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REVIEW: Clean by Alex Hughes

REVIEW SUMMARY: The first in a new sci-fi noir series that delivers!


BRIEF SYNOPSIS: A telepath in a future Atlanta devastated by the Tech Wars helps police track down a serial killer while fighting his own addiction to a diabolical substance that might have, and might still, ruin his life.

PROS: Fast moving plot, likeable protagonist, neat worldbuilding.
CONS: Some repetitive phrases, a few pacing issues
BOTTOM LINE: Sci-fi fans will love the tech elements and superhero mind powers of those with Ability, like the hero, and urban fantasy fans will enjoy the character development and the possibility of a future romance.

Our hero used to be a Guild golden boy. Not anymore. Now he’s a recovering Satin addict working cases with Homicide Detective Isabella Cherabino and doing his best to keep his cravings in check. Five years of helping the police put people behind bars have done much to bring him out of the despair he’d fallen into with his addiction, but his demons are always just below the surface, and of course, holding them at bay are much harder on some days than others. No one in the police department trusts him, and neither does Cherabino, but when people keep dying in ways that link them to the Guild, he knows he must get to the bottom of things. The case becomes even more urgent when he has a vision that involves his death, and possibly Cherabino’s.

This fast paced sci-fi yarn takes place in a future Atlanta, full of aircars and people with Abilities of varying degrees. Told in the telepaths voice, the story paints a picture of a man fighting addiction, but also of a future devastated by the Tech Wars. Every bit of data is closely monitored, and the days of unencumbered internet use and data transfer is a thing of the past. Bombs and superviruses were tools during the Tech Wars, and no one remembers better than the government, and the cops. Sentient computers and implants have been outlawed and things like instant email is unheard of. This actually served the author well in that it slowed things down a bit in order to benefit the story, while keeping things firmly in the future. Our hero is a high level telepath, and a former Guild member. They’re not too fond of him, and the feeling is mutual, but he’s enjoyed the five years he’s had working with Cherabino, and the bond that they’ve formed is something he cherishes. When the murders begin however, it threatens that bond and nearly pushes his talent to the limit.

On the surface, this is a noirish sci fi police procedural, but at its heart it’s the story of a man that cherishes what little he has left in his life in the wake of a damaging substance abuse problem. His relationship with Cherabino is complicated, to say the least, and I loved their subtle (and sometimes not so subtle) push and pull as he tries not to drift into her mind in order to read not her thoughts, but her feelings, and he’s very sensitive to her feelings. There’s a reason for this, though. In his five years with her, he’s developed feelings for Cherabino that go beyond professional, but she’s always kept him at arm’s length, and the reason for this does become evident in the 2nd half of the novel. Cherabino frustrated me a bit in that she’s one of the most angsty cops I’ve come across, but it’s also her toughness and unwillingness to let others see her hurting that also makes her quite endearing. Also, the author’s handling of the hero’s addiction is particularly sensitive and makes no bones about the difficult nature of recovery.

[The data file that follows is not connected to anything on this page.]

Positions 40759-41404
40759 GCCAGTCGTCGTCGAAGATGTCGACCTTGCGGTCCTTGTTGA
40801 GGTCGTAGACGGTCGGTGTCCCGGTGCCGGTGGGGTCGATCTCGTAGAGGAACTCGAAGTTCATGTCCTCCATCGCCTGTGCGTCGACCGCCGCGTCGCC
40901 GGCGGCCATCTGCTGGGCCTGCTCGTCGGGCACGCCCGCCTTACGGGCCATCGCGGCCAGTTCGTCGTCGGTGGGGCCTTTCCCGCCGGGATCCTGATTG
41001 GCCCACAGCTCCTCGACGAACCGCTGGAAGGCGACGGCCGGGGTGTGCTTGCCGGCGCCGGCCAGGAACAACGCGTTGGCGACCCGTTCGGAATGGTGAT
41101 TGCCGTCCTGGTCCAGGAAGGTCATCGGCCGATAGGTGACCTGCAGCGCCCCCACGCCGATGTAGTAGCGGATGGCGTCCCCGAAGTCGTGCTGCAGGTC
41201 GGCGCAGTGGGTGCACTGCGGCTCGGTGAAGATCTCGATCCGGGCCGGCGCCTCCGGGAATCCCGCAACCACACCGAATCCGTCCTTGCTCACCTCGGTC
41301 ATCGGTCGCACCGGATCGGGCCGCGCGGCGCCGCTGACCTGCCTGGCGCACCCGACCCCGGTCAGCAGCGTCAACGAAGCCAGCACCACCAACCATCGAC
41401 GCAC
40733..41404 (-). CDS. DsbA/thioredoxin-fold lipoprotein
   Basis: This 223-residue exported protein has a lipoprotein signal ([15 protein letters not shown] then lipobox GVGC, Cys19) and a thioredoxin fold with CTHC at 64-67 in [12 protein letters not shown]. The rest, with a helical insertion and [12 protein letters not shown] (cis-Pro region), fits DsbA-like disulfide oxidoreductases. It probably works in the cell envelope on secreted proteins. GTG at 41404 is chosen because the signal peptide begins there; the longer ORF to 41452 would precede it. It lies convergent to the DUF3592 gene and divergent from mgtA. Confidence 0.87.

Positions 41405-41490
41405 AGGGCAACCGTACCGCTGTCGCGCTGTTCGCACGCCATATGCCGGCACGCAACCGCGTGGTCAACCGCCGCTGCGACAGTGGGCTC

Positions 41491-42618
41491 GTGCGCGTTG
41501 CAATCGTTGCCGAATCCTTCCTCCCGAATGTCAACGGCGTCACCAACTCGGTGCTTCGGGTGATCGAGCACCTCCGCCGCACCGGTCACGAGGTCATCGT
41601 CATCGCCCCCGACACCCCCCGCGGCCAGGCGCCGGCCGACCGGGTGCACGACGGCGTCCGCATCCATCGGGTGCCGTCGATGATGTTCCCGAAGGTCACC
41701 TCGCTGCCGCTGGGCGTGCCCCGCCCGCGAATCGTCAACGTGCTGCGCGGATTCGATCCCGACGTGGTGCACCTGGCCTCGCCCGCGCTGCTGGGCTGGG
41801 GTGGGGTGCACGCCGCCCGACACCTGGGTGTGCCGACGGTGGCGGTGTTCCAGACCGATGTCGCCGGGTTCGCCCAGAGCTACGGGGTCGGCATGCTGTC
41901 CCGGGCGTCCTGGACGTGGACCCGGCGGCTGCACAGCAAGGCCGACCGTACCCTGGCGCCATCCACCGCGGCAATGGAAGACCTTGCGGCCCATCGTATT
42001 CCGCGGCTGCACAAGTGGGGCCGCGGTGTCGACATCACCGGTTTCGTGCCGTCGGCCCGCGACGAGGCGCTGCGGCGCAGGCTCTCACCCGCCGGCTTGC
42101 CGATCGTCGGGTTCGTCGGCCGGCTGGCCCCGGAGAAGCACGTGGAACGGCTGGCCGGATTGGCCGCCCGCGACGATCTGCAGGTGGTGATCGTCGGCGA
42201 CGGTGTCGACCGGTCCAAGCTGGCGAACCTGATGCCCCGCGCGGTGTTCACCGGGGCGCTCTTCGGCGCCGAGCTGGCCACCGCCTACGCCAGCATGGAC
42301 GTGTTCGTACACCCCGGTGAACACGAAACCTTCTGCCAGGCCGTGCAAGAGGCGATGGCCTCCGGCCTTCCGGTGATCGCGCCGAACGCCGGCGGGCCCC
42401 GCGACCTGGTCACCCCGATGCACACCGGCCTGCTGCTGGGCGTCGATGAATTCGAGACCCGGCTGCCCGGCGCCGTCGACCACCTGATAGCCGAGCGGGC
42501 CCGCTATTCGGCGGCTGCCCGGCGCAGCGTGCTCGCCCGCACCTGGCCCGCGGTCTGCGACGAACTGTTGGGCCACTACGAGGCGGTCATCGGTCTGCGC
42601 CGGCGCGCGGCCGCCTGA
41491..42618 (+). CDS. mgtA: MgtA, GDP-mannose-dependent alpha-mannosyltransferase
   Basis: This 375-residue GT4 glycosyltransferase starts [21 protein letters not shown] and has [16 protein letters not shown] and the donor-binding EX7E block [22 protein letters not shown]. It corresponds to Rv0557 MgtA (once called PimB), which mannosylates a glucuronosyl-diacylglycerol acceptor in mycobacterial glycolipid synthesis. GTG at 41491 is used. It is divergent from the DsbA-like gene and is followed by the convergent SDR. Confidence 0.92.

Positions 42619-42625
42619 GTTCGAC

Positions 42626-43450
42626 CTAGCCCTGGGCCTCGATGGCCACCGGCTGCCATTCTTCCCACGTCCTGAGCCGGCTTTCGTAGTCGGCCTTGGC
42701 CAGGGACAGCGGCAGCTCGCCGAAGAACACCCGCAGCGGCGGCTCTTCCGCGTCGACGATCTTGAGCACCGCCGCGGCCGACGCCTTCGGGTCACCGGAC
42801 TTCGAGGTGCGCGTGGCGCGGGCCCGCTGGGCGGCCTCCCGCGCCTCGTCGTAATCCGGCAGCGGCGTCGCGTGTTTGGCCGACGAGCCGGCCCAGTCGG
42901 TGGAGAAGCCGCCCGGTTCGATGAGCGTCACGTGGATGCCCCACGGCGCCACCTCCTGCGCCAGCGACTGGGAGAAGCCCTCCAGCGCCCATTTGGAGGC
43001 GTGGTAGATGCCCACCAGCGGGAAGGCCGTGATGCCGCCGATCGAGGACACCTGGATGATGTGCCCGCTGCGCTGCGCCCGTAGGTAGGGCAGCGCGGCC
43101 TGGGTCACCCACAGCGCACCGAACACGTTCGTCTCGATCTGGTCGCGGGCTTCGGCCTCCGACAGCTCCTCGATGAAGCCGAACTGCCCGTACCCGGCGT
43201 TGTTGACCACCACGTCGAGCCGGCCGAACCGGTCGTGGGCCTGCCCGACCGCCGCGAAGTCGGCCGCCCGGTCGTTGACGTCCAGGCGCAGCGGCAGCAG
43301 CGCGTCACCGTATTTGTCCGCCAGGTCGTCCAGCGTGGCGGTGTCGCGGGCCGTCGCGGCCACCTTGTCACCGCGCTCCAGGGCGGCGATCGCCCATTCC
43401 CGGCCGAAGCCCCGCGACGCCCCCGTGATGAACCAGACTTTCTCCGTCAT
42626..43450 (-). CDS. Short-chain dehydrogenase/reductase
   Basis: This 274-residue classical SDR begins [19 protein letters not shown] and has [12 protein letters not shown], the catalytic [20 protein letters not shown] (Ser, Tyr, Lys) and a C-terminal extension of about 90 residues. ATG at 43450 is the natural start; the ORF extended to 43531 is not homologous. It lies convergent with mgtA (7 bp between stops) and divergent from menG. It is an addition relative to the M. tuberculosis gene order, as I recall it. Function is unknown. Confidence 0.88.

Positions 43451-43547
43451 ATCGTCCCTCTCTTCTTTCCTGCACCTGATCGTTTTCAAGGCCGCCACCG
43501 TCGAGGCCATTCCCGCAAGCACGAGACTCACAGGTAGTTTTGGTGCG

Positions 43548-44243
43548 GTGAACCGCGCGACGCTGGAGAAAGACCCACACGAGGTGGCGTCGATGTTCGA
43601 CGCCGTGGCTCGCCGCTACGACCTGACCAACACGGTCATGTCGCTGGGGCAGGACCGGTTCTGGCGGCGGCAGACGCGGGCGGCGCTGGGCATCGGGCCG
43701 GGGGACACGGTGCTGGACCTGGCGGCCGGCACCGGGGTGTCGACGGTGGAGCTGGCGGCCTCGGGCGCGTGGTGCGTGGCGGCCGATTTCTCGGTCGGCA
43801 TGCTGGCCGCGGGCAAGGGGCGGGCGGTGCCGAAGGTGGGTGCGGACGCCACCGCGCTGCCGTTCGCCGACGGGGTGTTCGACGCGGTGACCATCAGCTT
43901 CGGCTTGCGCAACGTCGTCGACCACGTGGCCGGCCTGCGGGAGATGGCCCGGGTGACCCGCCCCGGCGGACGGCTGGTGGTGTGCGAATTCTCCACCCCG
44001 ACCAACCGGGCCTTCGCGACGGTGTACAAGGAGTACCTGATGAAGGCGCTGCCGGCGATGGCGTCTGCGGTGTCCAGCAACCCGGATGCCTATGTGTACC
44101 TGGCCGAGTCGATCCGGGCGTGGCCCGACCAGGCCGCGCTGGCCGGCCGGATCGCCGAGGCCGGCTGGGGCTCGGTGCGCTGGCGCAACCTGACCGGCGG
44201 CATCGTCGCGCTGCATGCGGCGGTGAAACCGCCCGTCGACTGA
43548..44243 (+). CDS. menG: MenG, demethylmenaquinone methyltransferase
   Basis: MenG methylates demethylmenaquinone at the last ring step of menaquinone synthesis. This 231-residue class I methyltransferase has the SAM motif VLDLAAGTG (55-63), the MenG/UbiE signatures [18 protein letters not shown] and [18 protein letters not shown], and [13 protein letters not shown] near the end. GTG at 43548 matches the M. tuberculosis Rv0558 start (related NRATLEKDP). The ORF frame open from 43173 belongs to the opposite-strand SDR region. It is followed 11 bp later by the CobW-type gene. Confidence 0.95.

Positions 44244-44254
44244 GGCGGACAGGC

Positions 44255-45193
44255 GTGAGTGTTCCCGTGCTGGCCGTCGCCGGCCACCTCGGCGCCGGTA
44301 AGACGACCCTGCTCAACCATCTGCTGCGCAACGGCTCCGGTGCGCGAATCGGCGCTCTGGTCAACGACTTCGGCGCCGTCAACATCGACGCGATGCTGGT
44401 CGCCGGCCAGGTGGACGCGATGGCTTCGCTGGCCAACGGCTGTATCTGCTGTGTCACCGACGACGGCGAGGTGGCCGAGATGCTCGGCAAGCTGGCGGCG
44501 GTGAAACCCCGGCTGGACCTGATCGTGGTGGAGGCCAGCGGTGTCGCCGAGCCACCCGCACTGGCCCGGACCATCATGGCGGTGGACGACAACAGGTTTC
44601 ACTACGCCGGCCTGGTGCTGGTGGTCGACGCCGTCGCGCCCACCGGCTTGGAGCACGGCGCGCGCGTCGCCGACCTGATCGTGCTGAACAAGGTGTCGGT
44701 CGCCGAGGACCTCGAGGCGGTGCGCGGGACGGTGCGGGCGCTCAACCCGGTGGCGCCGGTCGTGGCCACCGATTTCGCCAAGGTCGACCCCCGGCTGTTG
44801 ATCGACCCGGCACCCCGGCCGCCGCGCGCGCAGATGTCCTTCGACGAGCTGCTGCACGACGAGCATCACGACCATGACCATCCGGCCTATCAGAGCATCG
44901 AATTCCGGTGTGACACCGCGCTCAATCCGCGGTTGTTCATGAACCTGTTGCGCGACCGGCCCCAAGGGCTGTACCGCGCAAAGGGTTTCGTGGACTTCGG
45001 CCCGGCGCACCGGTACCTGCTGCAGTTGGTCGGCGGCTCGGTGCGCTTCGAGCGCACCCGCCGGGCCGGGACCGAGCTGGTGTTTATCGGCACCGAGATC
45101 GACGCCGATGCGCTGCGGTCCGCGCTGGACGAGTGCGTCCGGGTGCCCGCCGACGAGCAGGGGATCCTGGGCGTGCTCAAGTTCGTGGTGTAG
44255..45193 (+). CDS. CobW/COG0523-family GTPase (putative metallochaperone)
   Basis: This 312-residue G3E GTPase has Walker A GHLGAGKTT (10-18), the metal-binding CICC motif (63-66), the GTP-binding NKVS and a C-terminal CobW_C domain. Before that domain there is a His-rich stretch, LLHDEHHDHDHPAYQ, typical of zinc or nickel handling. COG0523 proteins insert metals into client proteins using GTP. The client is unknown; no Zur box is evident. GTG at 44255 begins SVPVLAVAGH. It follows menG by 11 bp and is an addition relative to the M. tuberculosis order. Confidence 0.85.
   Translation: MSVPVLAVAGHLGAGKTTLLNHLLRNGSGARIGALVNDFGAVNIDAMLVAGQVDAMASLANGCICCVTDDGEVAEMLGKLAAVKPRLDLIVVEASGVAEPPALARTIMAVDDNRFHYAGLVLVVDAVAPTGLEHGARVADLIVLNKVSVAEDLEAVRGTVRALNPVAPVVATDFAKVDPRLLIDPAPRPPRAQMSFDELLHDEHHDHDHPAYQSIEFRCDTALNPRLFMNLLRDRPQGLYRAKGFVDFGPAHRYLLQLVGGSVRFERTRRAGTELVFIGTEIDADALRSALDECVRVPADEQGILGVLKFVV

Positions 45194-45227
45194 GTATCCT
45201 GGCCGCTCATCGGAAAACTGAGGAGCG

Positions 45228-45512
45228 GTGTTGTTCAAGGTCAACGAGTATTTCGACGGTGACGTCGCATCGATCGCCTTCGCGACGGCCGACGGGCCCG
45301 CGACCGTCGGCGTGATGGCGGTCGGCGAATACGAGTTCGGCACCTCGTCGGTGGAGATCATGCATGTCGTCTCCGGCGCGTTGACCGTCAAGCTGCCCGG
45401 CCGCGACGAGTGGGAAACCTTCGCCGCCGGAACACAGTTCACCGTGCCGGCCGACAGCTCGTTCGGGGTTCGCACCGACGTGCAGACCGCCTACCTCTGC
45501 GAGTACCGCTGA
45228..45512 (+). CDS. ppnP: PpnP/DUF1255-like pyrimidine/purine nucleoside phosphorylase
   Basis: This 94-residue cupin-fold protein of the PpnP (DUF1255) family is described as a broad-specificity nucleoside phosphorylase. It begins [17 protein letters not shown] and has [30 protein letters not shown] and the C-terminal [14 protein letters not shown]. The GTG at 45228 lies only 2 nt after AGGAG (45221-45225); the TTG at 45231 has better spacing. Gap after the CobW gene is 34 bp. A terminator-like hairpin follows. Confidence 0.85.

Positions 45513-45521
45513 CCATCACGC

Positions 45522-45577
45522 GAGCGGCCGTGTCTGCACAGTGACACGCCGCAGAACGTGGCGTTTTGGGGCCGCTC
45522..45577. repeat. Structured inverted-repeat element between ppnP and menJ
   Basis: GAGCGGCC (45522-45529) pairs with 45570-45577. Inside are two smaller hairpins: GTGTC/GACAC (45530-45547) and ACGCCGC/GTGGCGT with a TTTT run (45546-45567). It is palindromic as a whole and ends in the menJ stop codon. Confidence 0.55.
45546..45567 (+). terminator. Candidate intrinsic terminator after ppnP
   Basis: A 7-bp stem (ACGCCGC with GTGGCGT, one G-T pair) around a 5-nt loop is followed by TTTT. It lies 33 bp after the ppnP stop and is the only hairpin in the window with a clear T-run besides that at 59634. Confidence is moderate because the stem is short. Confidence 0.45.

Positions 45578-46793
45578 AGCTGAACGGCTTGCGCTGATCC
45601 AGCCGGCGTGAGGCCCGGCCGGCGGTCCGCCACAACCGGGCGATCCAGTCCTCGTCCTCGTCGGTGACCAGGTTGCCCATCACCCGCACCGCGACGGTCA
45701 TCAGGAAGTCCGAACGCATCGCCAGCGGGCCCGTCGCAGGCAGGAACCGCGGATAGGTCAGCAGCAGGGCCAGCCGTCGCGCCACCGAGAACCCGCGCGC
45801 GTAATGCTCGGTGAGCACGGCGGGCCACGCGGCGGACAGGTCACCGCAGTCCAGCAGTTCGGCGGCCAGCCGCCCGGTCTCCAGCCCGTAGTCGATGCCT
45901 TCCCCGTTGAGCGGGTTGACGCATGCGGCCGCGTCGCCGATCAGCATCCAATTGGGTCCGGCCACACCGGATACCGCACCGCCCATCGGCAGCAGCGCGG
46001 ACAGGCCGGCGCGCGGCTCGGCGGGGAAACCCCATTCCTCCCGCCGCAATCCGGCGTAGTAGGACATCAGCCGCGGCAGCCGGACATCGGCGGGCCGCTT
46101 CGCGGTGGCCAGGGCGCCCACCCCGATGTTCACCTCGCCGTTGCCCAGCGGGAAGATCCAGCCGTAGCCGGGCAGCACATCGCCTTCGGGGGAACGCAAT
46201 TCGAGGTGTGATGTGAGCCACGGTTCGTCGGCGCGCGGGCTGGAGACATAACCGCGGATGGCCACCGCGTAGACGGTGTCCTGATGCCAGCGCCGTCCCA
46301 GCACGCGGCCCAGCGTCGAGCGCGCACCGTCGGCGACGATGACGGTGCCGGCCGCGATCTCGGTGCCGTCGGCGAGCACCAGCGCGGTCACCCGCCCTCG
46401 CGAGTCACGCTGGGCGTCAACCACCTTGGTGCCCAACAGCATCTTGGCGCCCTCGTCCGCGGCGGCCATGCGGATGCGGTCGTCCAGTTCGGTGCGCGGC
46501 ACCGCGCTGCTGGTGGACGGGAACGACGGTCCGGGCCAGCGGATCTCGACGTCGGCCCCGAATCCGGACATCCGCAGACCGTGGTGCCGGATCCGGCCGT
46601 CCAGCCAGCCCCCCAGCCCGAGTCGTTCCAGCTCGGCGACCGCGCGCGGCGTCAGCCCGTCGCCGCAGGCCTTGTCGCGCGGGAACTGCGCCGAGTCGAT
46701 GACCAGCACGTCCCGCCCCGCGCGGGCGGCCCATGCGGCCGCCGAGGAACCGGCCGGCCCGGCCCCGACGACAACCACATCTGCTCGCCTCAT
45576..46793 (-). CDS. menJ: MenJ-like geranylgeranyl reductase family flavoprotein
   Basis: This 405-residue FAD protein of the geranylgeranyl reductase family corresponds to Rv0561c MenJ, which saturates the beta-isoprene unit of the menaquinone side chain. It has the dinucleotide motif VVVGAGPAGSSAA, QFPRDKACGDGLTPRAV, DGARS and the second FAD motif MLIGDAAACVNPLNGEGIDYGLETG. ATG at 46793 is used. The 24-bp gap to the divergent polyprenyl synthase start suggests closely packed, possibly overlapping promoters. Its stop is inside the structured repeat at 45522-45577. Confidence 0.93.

The overall tone of Clean reminds me very much (and very fondly) of Jim Butcher’s Dresden Files. The male hero’s voice is also noticeably more sensitive than the typical male protag, which makes sense considering he’s a telepath, and I think this will make him immensely appealing to female readers. I enjoyed this one quite a bit, and am looking forward to more from this author! Sci fi fans will love the tech elements and superhero mind powers of those with Ability, like the hero, and urban fantasy fans will enjoy the character development and the possibility of a future romance.

About Kristin Centorcelli (842 Articles)
Kristin Centorcelli is the Associate Editor at SF Signal, proprietor of My Bookish Ways, a reviewer for Library Journal and Publisher’s Weekly, and has also written for Crime Fiction Lover, Criminal Element, and Mystery Scene Magazine. She has been reviewing books since late 2010, in an effort to get through a rather immense personal library, while also discussing it with whoever will willingly sit still (and some that won’t).

8 Comments on REVIEW: Clean by Alex Hughes

  1. Do you mean “noirish” sci fi procedural?

  2. I really liked this book – as you said, the hero and Cherabino’s relationship reminds me of early Dresden and Murphy. Good stuff.

  3. I loved this book. Great review, and I can’t wait to read the next one. This one set up what has the potential to be a really great series.

  4. Great review! I’m clicking through to Amazon to order a copy.

  5. Good grief…I did put nourish, didn’t I? I must have been pre-coffee 😀

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